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How Bitcoin, Gold and FIAT money compares
Category / Bitcoin / Blockchain / Mining
Take a moment to imagine the perfect currency – what traits would it have? Fungibility, for sure; portability, perhaps? It would need to be durable, divisible, decentralized. Immune to forgery and counterfeit with a predictable supply. Governments would have no sovereignty over it, and most importantly, it would be adaptable. The perfect currency still doesn’t exist, of course – but Bitcoin is not far off.
It started in 2008: a user by the name of Satoshi Nakamoto published a white paper detailing a form of electronic cash. The idea wasn’t entirely revolutionary – b-cash, bit gold, and others had flirted with similar ideas. But Bitcoin brought with it decentralization, in a time when the financial crisis had struck and recession was lurking.
It was peer controlled, Satoshi detailed: users wouldn’t need to trust in a government or financial institution to verify Bitcoin’s legitimacy. It was limited, Satoshi wrote: 21 million would be created – no more, no less. It was portable and private and easily sent or spent. All it needed was widespread adoption to become successful; in 2016, with big names like Microsoft and NewEgg accepting it, it’s safe to say it has.
Of course, skepticism remains. It can be hard for a newcomer to understand why they should invest in cryptocurrencies, when the tried and tested gold bar exists, or government-issued currency has served them without issue.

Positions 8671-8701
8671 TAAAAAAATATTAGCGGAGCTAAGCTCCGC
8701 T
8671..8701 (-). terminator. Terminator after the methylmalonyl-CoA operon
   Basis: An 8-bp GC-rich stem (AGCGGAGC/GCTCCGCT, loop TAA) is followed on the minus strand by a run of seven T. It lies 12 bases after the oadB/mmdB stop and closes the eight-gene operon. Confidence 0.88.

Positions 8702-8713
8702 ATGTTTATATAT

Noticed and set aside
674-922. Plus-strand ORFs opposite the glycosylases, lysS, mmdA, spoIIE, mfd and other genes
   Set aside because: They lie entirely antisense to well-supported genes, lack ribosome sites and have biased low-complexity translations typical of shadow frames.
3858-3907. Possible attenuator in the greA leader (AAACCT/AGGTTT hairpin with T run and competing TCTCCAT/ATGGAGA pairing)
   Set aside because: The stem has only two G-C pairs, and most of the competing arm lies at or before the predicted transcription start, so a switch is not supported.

Compare them, however, and it becomes clear why Bitcoin is a smart investment.
Bitcoin: 1 | Fiat: 1 | Gold: 1
Fungibility is synonymous with interchangeability. If you have ten dollars, it can be exchanged for any combination that adds up to ten: two five dollar bills, or five two dollar bills. It also means that every dollar is equal in value, no matter its source.
Each form of money must be fungible to work. Fiat is fungible by law; gold is fungible by science; Bitcoin is fungible by design.
Bitcoin: 1 | Fiat: 1 | Gold: 0
Physical goods are appealing – you can touch them and physically confirm you own them. But it comes with a whole host of other problems: how do you store it safely? Do you place it in a vault; or do you entrust it with a bank? How do you send it from country to country with minimal cost, delay, and effort?
A bar of gold in your wallet is not practical for day-to-day transactions, and shipping is slow and not always secure. Fiat tackled this issue with debit and credit – a card has replaced a stack of notes, though international transfers are still delayed. Bitcoin, on the other hand, is near-instantaneous. Sending a Bitcoin across borders is as easy as sending them across the street – no bank to wait on, miniscule fees, and no special limitations on the minimum (or maximum) amount you can send.
Bitcoin: 1 | Fiat: 0 | Gold: 1
Gold is durable: it can survive being melted, mined, and manipulated. Fiat is fragile: it can be burned or vandalized – rendering it useless. But Bitcoin, being digital, is durable. In fact, your wallet doesn’t hold Bitcoins – it holds the keys to spend a Bitcoin. A Bitcoin is really nothing more than a balance recorded on a publically shared ledger – without the key, no one can spend them. Of course, this means you’ll need to take care never to share your keys (and back them up appropriately) – thankfully, most apps and wallets make this easy.
Bitcoin: 1 | Fiat: 1 | Gold: 0
How do you pay for a loaf of bread with a bar of gold? Sure, you can shave off a dollar-and-a-half’s worth of gold, but how do you do that without a scale and a tool at the supermarket? Fiat is divisible to two decimal points – you can break it down into cents and pay for things without issue. Bitcoin takes it a step further: it’s divisible by eight decimal points. Even if only one-hundred Bitcoins were in circulation, it could still be used due to how small it can be broken down.